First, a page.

As soon as I had a enough light to see by, I found that my bug netting was speckled with mosquitoes lying in wait. I hopped out of the hammock, grabbed my Deet, and jumped on to the bench of the picnic table where I would be out of the grass and able to spray my feet along with every other part of me. That done, I started to break camp, only to notice that I had attracted the attention of a large, black bear a little ways away. Not so close that I immediately started to panic, but not so far that I was able to calmly say, "Hey, look at that bear off in the distance." Also he was not the small bear that I had talked myself into imagining in the night. If I had to guess, I'd say at least 300 pounds, and possibly a bit more. I jumped from the picnic table bench to the top of the table. I figured my actual size would not be that intimidating to this bear, so I needed a little height boost. Then I started fumbling in my gear for my camera while trying to keep one eye on the bear, thinking that the bear would very likely take off before I got the camera out, and I didn't want him disappearing without me knowing where he went. When I did get the camera out and was able to snap a couple of shaky, blurry photos, the bear had still failed to turn and run. Here's the best of my bad bear photos.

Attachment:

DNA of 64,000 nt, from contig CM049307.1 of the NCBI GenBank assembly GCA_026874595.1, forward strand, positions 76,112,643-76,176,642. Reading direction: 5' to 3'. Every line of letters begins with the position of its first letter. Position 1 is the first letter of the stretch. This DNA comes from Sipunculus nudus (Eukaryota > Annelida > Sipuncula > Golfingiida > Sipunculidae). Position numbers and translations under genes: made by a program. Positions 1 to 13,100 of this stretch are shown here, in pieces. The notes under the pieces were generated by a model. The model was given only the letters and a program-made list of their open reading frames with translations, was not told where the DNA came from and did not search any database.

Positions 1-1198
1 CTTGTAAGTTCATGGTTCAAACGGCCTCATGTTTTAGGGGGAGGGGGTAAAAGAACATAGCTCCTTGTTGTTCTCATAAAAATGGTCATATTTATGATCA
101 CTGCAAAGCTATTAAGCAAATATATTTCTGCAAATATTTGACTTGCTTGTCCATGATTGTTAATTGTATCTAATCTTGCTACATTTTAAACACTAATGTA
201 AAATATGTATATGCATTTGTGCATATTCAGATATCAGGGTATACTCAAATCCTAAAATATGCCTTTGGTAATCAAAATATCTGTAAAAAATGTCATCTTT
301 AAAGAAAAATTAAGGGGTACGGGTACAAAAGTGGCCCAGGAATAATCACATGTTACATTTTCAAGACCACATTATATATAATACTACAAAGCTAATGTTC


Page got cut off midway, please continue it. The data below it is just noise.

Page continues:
He's the darker of the shadowy blobs along the tree line, almost directly under the ragged corner of the flag. After a second of being happy that the bear had stuck around long enough to be photographed, I decided that what I really wanted was for him to not stick around any longer. I said in my best, I'm-totally-in-control-and-not-about-to-wet-myself voice, as calmly as I could, "Okay, that's enough. Time to move along." The bear's grasp of English seemed lacking. His reaction seemed to be, "Oh, it makes noise as well as stands around on picnic tables. This might need further investigating." He took a few steps in my direction. I turned the flash on on the camera and took another photo, hoping that would surprise and deter him. Instead he seemed aware that flash was no good for outdoor pictures at that distance, so he was happy to oblige by moving in a little closer. I gave my hands a good, solid clap and said, "Go!" At this point, the bear did not turn in terror and run from my fearsome hand-clapping as I hoped he would. He did, however, stop moving forward. His attitude seemed to be, "Well, fine, I'll leave, but because I want to, not because I'm intimidated." He turned away and sauntered off into the trees.